February 2011 | Commentary | IT Matters

Who’s Comparing Your Import Data?

Tags: Ocean, Import, Cross-border Trade

If you don't file accurate import data with U.S. Customs and Border Protection, you put your company at risk for penalties and fines, warns Kevin Shoemaker, director, global solutions for Integration Point Inc.

Kevin Shoemaker is director, global solutions, Integration Point Inc.
704-576-3678
info@integrationpoint.com

Considering the effort it took to comply with the Jan. 26, 2010, Importer Security Filing (ISF) mandate, it would be understandable if we adopted a “set it and forget it” mindset and assumed there was nothing left to do now that we’re all filing our ISFs. Unfortunately, it’s not that easy.

Any time you are required to submit data to U.S. Customs and Border Protection (CBP) pertaining to importing goods, there is an inherent understanding that it must be accurate. If it is not, then CBP will hold you— the importer— responsible.

The same expectation holds true for ISF— with one major exception. Successfully submitting the ISF filing does not end your responsibility as an importer. You must also ensure that the data elements common to both the ISF and the entry documents are the same on both documents.

Although ISF’s intent is security targeting and it is not to be used for compliance purposes, the CBP can compare ISF data against entry data to look for inconsistencies. Today, the ISF is filed via the Automated Broker Interface (ABI) or the Automated Manifest System, and the data is then sent to the Automated Targeting System (ATS) for analysis and review. The entry is sent via ABI to CBP, then to the Automated Commercial System (ACS) for review by Customs. ACS is not the end point for entry data, however— it is also pushed to ATS for additional targeting purposes.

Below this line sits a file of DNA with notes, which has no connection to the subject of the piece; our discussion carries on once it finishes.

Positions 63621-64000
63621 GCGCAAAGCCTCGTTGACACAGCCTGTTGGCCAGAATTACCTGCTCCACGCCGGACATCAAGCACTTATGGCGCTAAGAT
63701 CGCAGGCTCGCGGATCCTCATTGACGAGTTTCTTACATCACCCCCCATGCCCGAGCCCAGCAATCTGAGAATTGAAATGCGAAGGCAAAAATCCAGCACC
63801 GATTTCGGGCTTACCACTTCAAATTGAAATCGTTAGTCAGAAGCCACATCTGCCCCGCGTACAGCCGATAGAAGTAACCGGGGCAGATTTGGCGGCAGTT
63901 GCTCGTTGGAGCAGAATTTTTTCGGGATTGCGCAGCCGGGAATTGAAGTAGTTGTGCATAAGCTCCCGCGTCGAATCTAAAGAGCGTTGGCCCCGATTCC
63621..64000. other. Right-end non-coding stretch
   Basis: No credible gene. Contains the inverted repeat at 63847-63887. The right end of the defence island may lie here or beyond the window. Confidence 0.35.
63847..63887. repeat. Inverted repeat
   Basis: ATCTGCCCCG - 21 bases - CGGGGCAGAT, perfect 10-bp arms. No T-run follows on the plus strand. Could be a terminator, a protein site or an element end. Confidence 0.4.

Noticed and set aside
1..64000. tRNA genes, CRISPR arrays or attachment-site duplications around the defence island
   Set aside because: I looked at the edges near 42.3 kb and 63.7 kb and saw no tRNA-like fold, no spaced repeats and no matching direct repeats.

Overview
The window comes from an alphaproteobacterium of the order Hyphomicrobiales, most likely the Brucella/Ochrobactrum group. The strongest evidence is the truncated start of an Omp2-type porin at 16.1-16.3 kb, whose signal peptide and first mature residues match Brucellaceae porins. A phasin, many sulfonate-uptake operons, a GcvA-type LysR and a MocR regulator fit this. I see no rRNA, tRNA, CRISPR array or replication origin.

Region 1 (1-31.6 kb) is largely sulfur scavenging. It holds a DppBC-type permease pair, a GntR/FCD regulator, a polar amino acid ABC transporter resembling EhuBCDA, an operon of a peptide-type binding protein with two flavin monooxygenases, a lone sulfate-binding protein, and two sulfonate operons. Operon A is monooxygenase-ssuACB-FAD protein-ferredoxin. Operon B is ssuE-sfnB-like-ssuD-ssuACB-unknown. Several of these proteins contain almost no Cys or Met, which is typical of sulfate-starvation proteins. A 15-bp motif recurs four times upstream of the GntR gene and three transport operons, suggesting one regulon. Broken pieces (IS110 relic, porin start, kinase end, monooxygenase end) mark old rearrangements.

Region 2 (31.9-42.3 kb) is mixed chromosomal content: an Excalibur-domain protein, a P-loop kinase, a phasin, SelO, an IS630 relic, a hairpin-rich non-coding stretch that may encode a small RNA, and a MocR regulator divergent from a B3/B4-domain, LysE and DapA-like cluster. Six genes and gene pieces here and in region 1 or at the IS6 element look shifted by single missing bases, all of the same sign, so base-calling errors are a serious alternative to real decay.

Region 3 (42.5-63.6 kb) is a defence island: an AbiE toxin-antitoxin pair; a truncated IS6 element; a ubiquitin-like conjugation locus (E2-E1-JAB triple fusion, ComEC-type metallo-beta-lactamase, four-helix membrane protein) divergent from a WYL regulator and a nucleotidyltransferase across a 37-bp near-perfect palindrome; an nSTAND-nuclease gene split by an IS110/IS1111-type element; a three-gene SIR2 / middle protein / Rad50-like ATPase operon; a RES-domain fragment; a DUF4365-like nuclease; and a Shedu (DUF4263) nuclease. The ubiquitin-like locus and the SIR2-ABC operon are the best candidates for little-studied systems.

What does all this mean? CBP now has the ability to view a shipment “holistically” and to compare shipment data filed on an ISF against data filed in an entry. In fact, as of late 2010, CBP is now validating ISF data against information contained in the entry.

KEEPING clear of customs

Considering that many of the ISF data elements are identical to elements submitted for entry, it doesn’t take much to figure out what CBP is looking for when comparing data. Filing consistent, accurate data, coupled with having the ability to validate what was submitted, is the cornerstone to remaining compliant and flying below Customs’ radar.

Not having the ability to validate ISF and entry data only increases the possibility of additional fines assessed as a result of data not matching. Discrepancies found by CBP between the ISF and what is declared at entry may lead to the assessment of liquidated damages and/or penalties against the importer.

And, if Customs finds a mismatch between the ISF and the entry, it will expand its review of both sets of documents. If it finds additional inconsistencies, you may end up on the receiving end of a $5,000 Security Filing fine and/or a penalty on the actual entry.

Importers must be aware of the real possibility that the number and amount of the fines may increase if the Security Filing and the entry do not match. Consider the steps your company should take to prevent the possibility of submitting data that is not consistent across the two documents.

To complicate matters even more, this same scenario is about to play out in other countries as well. Programs similar to the ISF— such as Canada’s eManifest program and Europe’s Advance Cargo Security Filing— are on the horizon, and will pose many of the same issues and challenges when it comes to matching security filing and entry data.

Will you be proactive in ensuring that both sets of data match? Or will you wait until Customs informs you that it has found inconsistencies in your data?